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Life Is Too Short To Drink Bad Wine: Chapter 76 - Unfamiliar Sheep

Gayle Woodward continues her account of her first trip to England.

To read earlier chapters of Gayle's autobiography-in-progress please click on http://www.openwriting.com/archives/life_is_too_short_to_drink_bad_wine/

Our first night in England was spent at the 15th century The Green Man Hotel near Hereford with its very low ceilings, tiny doorways and winding corridors. We were told that only one room had a lock. This room would have been reserved for the Judge of the Petty Sessional Court in the 18th and 19th centuries on his travels. The court had been held in this very establishment. A lovely quaint room awaited us with a view to countryside and fresh flowers on a table. It was enchanting.

The next morning we were told a fax had arrived for us. Woody had been appointed as a Company Director back in New Zealand and needed to sign some documents which must be faxed home to Thorn. We left the hotel glowing with excitement. Later that morning we came across our first castle. Imagine that, a castle! I could not get out of the car quickly enough. It had a moat!

The earliest buildings in New Zealand were built in the late 18th Century and these are wooden structures which have not survived well. We met an Englishwoman who admonished me for my lavish and effusive comments. She had recognised my accent and informed me I should be just as proud of my own country’s history and its Maori people. I was chastened but did not tell her how much I cared and knew of English history. At school we had always learnt of the history of the “home” country and I had read countless books set in English castles and verdant green countryside. Nowadays, schoolchildren in New Zealand learn New Zealand history first.

We moved off travelling towards the Welsh border and then north towards Spennymoor. We passed walls built of local stone and little croft-like farmhouses. The sheep were strange breeds. We certainly know sheep in New Zealand and it was interesting to see breeds never seen before. By night we had arrived at our lodgings, a country hotel known as the Fell Hotel, Burnsall.

We registered and freshened up before going downstairs to the bar area. There we met the friendliest locals who plied us with beers and wine. They were delighted to meet a couple so far away from home and queried us about the All Blacks and life in New Zealand. Restaurant staff came to take our orders for dinner. We chatted on, having to turn down offers of beds and meals in family homes. The drinks kept coming. We wanted to stay forever but finally a waitress informed us our meals would be spoilt if we didn’t eat soon. Reluctantly we said farewell to our new friends and went through to the dining area.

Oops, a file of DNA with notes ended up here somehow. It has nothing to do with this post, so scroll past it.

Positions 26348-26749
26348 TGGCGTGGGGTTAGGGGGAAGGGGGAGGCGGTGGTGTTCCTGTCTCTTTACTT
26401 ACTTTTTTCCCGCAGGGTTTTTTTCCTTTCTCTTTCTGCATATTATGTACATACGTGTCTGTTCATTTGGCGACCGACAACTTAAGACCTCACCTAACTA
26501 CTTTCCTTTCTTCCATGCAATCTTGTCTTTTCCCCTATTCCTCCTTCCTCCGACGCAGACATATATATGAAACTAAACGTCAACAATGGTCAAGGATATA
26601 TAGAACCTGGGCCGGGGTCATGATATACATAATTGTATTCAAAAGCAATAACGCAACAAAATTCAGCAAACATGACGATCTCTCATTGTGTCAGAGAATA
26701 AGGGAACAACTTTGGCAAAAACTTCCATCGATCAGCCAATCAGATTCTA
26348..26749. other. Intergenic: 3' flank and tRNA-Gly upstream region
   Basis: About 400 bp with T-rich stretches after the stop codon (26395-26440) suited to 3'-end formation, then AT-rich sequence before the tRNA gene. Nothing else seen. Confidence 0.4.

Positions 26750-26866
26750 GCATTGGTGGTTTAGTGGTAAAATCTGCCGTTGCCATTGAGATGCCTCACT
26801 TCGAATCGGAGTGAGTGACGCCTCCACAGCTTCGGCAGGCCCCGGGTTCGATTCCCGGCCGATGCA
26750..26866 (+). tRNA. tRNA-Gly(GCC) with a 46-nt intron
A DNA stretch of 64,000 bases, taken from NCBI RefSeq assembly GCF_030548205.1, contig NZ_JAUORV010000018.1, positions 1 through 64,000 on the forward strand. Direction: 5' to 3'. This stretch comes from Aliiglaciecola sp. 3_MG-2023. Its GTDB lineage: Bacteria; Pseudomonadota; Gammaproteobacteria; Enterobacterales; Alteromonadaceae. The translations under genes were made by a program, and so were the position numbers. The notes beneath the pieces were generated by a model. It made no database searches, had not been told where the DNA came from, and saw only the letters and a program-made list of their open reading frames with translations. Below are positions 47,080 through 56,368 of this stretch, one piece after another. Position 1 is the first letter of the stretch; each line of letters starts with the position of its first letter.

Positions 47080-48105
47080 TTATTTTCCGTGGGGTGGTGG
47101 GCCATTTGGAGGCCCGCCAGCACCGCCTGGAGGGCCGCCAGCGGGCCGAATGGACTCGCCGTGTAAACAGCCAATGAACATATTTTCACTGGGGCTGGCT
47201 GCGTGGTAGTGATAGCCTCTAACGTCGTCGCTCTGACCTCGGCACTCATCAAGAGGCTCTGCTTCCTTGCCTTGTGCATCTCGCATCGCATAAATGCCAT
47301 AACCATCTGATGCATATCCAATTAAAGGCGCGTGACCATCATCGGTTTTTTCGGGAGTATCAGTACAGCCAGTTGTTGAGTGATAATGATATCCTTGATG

The next night was spent in a hotel that looked like any other in the world. During the day when Woody was off at work, I took our car and explored the surroundings. I came across a sign which pointed to a lane, down which, it said, there were Roman Ruins. Imagine that, I thought. I quickly turned the car into the lane only to be met by a closed gate. A sign on the gate stated ‘Closed on Wednesdays’. It was Wednesday. Oh dear! There was very little else of interest to me so I returned to the hotel to do some clothes washing.

But that night, I was informed, we would be taken for dinner in a castle! I loved that evening. We were with locals, colleagues of Woody’s. They knew much about the history of the castle and I was very impressed at the renovations which had transformed the drafty and uncomfortable building into a welcoming and warm restaurant.


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